yhlee: wax seal (Default)
yhlee ([personal profile] yhlee) wrote in [community profile] ebooks2013-10-05 07:17 am

help getting Kobo Mini (Touch?) to work with Calibre tags?

Hi! I think I am stupid at technology. :-( I've been trying to follow this guide and I'm stuck at the very beginning. I did the custom column in Calibre, but then it says
Configured either the Kobo Touch or the Kobo Touch Extended driver depending on which you are using.
Preferences | Advanced | Plugins
Expand Device Interface plugins section and look for KoboTouch or Kobo Touch Extended driver
With KoboTouch or Kobo Touch Extended highlighted, select Customize plugin

I can't find anything called Preferences that goes into Advanced, let alone Plugins. When I'm in an ebook I see a wrench at the bottom that goes into two pages of reading preferences, and at the top I can go into a button with a gear called Settings. The Settings available are Account, Sleep and power, Date and time, Language, Reading settings (seems to be same as the wrench), Reading Life, Wi Fi connection, Device information, About Kobo Mini, and Extras. Investigating these options hasn't turned up any sort of Plugins I can tinker with. Help?

I mean, I shouldn't complain--this device was a hand-me-down so it cost me nothing, but I've pretty much stopped reading fanfic because I can't organize it in a way that I find helpful without doing it by hand, and I figured I'd make one more try to get it to work for me.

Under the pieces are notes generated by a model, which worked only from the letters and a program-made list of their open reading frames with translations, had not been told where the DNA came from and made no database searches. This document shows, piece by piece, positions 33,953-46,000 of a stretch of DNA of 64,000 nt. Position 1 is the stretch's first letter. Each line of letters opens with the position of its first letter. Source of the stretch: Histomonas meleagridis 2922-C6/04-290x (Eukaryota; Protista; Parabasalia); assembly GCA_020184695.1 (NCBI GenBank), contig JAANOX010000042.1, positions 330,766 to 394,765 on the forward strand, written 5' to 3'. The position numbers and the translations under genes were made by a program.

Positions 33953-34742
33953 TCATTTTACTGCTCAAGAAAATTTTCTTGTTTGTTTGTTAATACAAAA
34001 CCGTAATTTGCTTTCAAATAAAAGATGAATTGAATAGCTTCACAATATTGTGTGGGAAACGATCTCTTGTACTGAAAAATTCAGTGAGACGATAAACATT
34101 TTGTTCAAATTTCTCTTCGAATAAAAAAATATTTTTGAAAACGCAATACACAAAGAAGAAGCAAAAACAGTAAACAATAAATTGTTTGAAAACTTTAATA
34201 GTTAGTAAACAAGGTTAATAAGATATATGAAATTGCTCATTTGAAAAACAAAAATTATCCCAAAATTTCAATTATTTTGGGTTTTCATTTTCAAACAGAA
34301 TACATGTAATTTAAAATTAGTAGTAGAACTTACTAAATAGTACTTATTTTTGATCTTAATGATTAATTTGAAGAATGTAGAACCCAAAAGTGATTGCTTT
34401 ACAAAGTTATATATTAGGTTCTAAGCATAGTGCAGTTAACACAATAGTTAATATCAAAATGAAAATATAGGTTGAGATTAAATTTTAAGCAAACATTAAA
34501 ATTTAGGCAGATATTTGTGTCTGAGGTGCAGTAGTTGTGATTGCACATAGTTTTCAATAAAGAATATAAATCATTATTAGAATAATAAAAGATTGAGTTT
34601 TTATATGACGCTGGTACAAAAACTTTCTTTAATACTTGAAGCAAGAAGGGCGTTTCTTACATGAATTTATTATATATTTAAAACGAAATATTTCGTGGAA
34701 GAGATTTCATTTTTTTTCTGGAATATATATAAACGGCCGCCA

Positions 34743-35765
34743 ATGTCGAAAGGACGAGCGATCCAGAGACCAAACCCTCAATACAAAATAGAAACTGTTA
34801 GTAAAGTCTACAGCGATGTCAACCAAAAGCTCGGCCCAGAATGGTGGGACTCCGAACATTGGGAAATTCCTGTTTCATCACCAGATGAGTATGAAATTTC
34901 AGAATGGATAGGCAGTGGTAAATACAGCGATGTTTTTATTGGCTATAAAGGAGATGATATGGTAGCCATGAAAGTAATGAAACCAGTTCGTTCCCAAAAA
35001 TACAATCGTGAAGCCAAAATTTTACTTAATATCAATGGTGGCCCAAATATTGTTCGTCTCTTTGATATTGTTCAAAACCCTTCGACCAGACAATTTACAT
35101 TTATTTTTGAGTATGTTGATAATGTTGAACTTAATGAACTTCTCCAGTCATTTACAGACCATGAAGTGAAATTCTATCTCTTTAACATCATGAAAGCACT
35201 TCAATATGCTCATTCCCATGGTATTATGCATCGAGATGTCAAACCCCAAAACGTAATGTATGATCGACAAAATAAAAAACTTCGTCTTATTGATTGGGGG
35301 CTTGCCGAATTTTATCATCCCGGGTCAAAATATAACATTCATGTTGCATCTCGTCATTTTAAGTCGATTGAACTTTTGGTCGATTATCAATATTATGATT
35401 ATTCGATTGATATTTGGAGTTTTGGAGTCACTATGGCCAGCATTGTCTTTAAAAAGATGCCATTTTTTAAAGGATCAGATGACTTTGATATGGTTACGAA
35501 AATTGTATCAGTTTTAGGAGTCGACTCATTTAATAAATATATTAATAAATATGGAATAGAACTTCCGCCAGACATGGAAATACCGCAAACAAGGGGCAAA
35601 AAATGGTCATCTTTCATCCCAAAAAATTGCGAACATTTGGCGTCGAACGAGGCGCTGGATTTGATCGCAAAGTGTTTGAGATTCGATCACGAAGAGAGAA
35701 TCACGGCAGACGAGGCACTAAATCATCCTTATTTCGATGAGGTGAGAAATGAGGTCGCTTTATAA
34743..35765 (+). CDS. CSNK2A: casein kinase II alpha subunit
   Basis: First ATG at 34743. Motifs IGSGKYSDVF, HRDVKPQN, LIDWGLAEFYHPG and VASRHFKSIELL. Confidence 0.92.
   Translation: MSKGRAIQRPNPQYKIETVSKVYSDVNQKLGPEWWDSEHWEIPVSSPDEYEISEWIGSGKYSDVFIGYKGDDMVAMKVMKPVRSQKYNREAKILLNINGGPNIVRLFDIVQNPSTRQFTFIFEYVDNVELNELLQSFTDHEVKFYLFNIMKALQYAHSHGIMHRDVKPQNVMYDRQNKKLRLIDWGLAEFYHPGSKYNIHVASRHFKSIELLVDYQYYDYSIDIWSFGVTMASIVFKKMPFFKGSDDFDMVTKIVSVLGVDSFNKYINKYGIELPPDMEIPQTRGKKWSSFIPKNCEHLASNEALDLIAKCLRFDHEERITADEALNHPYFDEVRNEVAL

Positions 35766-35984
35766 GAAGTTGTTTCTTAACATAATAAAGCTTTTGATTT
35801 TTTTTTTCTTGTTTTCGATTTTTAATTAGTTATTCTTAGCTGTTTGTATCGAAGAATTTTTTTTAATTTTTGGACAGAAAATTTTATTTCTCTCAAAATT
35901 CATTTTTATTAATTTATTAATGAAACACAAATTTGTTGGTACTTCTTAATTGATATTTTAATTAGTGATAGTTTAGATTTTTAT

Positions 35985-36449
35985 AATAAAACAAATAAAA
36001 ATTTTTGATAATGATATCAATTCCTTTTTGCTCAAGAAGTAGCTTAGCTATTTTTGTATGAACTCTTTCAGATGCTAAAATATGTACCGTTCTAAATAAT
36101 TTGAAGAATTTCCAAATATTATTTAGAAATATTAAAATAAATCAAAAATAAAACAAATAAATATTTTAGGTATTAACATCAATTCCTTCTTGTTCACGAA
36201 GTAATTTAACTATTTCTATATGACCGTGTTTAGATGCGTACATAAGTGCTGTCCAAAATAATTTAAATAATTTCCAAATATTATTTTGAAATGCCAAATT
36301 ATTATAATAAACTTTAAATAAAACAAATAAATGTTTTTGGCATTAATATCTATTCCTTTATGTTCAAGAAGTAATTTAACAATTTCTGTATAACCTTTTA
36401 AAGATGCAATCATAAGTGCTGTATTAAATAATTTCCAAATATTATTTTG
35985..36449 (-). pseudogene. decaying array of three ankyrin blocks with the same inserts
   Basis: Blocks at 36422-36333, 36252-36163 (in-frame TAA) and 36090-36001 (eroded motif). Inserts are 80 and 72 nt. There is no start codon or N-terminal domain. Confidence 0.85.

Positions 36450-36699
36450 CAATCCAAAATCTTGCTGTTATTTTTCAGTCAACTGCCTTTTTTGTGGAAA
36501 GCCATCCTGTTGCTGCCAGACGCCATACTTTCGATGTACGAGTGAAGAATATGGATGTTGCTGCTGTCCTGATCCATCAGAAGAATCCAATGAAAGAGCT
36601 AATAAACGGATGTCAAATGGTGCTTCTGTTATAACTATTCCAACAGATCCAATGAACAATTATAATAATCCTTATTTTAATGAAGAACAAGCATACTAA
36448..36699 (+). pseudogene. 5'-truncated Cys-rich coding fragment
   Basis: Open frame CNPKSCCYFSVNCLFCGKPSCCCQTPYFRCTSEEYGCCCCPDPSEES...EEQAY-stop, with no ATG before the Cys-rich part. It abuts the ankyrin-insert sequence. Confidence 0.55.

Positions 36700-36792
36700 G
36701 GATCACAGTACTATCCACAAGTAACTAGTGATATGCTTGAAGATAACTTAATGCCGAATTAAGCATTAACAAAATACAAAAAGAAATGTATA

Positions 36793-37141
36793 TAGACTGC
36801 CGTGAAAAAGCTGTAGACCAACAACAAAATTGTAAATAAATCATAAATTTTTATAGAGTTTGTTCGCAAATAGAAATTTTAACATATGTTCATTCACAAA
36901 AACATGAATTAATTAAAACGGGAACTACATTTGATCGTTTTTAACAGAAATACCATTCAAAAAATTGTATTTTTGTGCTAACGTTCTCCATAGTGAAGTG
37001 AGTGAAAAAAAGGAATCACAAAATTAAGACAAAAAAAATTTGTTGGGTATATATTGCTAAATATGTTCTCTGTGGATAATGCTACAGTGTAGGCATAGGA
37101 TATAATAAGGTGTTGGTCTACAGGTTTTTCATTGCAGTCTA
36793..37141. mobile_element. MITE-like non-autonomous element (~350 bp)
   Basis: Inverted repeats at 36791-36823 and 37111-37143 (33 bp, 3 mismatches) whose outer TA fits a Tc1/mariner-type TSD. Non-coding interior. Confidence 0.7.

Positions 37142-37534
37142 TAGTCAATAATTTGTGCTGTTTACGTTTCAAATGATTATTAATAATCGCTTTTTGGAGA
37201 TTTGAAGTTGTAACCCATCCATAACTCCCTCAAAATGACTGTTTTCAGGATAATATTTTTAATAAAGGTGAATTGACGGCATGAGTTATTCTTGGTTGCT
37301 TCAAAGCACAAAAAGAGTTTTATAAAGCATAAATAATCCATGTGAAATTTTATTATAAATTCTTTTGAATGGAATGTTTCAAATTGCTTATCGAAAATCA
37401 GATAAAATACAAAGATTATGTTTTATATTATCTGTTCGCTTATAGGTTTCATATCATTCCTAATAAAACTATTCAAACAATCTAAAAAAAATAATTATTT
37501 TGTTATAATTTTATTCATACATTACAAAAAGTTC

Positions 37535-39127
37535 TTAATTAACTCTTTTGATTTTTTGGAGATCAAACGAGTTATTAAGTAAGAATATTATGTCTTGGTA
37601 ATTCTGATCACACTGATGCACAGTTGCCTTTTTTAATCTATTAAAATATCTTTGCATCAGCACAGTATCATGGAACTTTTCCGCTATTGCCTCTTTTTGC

tanaqui: Illumiinated letter T (Default)

[personal profile] tanaqui 2013-10-05 12:43 pm (UTC)(link)
Hi there - it looks like you're trying to do this on your Kobo, but (and the instructions aren't at all clear about this!), the step you're stuck on is something you need to do in Calibre i.e. go to the Preferences area (with the gears icon) in Calibre and choose Plugins from under the Advanced section. Then you can expand "Device Interface Plugins", find and highlight the Kobo Touch driver and choose "Customise plug-in" at the bottom of the screen.

Let me know if that doesn't work. (I have this working on my Kobo Touch, but it's a while since I set it up, so I may be able to help you figure it out if you get stuck again.)
tanaqui: Illumiinated letter T (Default)

[personal profile] tanaqui 2013-10-05 08:05 pm (UTC)(link)
Hooray - glad to hear you've got it working! I think it took me three attempts before I fully figured out those instructions and got it set up and synching correctly, so I definitely recognized your pain. :-)

Enjoy the fanfic!
elf: Quote: She is too fond of books, and it has turned her brain (Fond of Books)

[personal profile] elf 2013-10-05 02:26 pm (UTC)(link)
Also--you are not stupid at this. There is NOTHING intuitive about working with ebooks, and the more the device manufacturers try to "simplify" things, the more they push towards "just point your device at our store, click 'pay now' and poof, you have ebook."

They don't want sideloading to work well. They don't make money off sideloading. Ebook readers not affiliated with a store cost 3-7x what the ones connected with a store cost, because they expect store purchases to subsidize the ereader--so they make non-store functions secondary and often clunky.

Calibre is a powerful tool attempting to interface with a dozen different devices, and keep its software compatible with all of theirs, which are designed to be as different as possible so that it's hard to switch brands. You're working with tech that's designed to be opaque to the consumer and a program that's designed to do several disparate functions.